Wednesday, July 26, 2006

Christ the King: An Outdated Idea?

In his Encyclical Letter Quas Primas, Pope Pius XI wrote:


"In the first Encyclical Letter which We addressed at the beginning of Our Pontificate to the Bishops of the universal Church, We referred to the chief causes of the difficulties under which mankind was laboring. And We remember saying that these manifold evils in the world were due to the fact that the majority of men had thrust Jesus Christ and his holy law out of their lives; that these had no place either in private affairs or in politics: and we said further, that as long as individuals and states refused to submit to the rule of our Savior, there would be no really hopeful prospect of a lasting peace among nations. Men must look for the peace of Christ in the Kingdom of Christ; and that We promised to do as far as lay in Our power. In the Kingdom of Christ, that is, it seemed to Us that peace could not be more effectually restored nor fixed upon a firmer basis than through the restoration of the Empire of Our Lord. We were led in the meantime to indulge the hope of a brighter future at the sight of a more widespread and keener interest evinced in Christ and his Church, the one Source of Salvation, a sign that men who had formerly spurned the rule of our Redeemer and had exiled themselves from his kingdom were preparing, and even hastening, to return to the duty of obedience." (No. 1).

What of this papal teaching on the Kingship of Christ? Why is it that we hear almost nothing on this subject these days? Largely because of our modern democratic mentality. Beginning with the "Enlightenment" (although it was hardly that) and the Industrial Revolution, there was the realization that the rights and interests of a people are best furthered by self-government. This was a positive development. And as nations began to adopt more democratic models of government, the whole notion of royalty either disappeared altogether or was reduced to little more than a museum-piece whose purpose was merely to perpetuate the memory of a romanticized past.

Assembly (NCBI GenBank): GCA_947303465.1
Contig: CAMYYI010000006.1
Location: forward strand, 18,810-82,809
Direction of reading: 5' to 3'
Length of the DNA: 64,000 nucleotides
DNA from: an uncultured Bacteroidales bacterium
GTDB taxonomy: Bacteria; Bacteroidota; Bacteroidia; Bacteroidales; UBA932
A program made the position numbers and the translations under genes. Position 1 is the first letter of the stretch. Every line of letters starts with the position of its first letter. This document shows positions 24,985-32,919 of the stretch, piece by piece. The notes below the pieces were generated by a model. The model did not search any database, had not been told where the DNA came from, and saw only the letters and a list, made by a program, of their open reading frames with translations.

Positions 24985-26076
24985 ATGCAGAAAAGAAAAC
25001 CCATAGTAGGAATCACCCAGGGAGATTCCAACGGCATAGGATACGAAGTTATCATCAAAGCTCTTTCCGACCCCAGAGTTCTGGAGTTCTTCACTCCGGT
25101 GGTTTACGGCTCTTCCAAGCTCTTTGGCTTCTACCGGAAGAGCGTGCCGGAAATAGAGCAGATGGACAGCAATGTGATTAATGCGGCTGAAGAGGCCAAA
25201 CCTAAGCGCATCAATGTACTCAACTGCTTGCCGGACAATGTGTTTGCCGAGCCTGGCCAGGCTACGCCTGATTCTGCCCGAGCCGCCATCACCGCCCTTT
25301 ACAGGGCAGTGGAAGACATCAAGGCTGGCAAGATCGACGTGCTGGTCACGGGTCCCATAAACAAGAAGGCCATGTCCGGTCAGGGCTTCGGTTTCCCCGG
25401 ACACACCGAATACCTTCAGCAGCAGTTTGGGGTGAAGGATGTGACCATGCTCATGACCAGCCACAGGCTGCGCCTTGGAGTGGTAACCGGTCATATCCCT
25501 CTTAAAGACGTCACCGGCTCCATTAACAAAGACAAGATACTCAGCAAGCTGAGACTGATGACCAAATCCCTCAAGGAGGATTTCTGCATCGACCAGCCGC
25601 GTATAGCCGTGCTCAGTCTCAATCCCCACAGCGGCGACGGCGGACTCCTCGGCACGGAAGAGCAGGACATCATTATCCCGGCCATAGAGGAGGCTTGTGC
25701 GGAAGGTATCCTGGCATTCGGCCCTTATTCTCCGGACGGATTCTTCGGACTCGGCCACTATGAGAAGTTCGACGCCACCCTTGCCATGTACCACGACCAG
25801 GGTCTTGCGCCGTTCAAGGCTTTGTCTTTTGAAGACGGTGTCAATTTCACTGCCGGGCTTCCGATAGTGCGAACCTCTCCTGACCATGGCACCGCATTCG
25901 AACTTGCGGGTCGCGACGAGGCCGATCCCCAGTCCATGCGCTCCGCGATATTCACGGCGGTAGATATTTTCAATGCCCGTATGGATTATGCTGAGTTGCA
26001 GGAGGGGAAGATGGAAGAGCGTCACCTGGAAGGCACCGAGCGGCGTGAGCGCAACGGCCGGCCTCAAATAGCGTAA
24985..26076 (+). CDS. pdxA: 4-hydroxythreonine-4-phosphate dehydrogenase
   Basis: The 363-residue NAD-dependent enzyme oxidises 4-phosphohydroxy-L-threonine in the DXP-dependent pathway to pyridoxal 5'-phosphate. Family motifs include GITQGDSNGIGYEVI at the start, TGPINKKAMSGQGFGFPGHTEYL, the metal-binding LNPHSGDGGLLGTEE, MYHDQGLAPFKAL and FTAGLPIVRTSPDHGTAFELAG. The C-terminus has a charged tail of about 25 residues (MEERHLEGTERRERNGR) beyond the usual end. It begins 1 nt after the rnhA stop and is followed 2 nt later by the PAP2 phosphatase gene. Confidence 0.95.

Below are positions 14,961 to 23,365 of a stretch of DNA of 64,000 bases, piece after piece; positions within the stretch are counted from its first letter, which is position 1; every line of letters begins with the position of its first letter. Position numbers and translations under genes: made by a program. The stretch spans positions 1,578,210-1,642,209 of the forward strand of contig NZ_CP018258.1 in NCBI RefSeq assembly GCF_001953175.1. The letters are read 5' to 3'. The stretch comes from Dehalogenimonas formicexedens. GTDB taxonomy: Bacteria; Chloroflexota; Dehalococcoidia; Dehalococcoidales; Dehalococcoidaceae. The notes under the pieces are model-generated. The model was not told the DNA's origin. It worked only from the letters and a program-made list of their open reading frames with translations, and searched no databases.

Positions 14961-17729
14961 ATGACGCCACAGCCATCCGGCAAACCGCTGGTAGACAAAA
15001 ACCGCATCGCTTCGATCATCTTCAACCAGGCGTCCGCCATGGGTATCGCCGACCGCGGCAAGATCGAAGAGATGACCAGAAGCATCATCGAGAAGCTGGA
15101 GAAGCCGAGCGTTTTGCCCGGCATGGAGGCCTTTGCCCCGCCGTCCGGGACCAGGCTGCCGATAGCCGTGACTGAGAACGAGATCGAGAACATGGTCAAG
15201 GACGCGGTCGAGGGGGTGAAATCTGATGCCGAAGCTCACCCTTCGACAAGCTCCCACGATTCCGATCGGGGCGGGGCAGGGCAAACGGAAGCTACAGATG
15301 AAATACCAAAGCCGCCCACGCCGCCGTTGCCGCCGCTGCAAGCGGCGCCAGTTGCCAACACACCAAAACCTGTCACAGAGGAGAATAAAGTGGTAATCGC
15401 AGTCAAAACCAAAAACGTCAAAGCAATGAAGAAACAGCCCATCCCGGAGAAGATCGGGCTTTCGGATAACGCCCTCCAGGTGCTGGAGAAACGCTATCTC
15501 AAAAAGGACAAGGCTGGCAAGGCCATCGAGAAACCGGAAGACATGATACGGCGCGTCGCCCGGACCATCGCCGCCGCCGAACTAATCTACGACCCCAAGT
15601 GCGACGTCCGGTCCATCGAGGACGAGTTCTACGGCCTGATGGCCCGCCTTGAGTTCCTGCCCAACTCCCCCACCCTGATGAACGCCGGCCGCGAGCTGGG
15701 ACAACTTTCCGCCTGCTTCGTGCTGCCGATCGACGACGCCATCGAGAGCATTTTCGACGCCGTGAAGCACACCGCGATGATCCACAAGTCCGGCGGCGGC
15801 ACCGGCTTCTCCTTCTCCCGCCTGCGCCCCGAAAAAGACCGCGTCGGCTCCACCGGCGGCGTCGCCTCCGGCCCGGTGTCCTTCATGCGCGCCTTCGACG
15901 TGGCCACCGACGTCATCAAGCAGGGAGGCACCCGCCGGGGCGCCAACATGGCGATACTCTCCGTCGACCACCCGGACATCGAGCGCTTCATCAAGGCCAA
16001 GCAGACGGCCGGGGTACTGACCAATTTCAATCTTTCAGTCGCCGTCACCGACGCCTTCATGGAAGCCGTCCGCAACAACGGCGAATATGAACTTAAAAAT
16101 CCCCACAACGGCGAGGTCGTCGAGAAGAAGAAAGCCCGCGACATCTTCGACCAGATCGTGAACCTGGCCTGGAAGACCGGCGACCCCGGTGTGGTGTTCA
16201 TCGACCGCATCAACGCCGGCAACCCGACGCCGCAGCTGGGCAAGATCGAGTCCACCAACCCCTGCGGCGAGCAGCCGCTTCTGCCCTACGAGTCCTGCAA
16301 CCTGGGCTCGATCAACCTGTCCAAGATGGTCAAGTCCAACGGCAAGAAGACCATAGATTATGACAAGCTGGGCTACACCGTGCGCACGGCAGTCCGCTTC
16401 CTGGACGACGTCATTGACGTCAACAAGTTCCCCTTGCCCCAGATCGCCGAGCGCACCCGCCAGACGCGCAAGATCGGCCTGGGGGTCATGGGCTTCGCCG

The transition from monarchy to democracy is rightly labelled progress. This because, as any student of history knows full well, the kingship of men more often than not was an exercise in injustice, brutality and unmitigated tyranny. The reign of these merely human kings (and emperors) brings to mind the words of Lord Acton: "power corrupts, and absolute power corrupts absolutely." I write these words as I listen to the Iraqi Prime Minister address the United States Congress and testify to the same.

But should this fact have any implications for our approach to the whole notion of Christ as King of the universe? Obviously we cannot totally divorce our religious concepts from those of the secular sphere. If the notion of kingship is now considered obsolete with regard to our political life, then there are two alternatives which present themselves to us: either we abandon the entire concept and terminology of kingship in the religious sphere, or we must define the Kingship of Christ more precisely so that we might better distinguish this Divine Kingship from that of merely human kings and thereby present it to the world in a more appealing way.

But can we abandon the title of king which Sacred Scripture applies to Christ? Unlike presidents, prime ministers or those we simply refer to as leaders, a king reigns; he rules. And what does it mean to reign or rule? It means to direct or order members of a given society toward their proper end. In a democratic government, it is the people who have the power to rule and the president or prime minister is merely their delegated representative. Whereas in a monarchy, the king alone has the power to rule. And this not by delegation but because this power to rule is derived from his pre-eminence or excellence.

In a democratic form of government, there are three functions which are divided and which are the proper domains of three separate brances of government: the legislative, executive and judicial. But a king possesses the fullness of these powers and it is of his royal essence that he is subject to no one else in the realm with regard to these powers.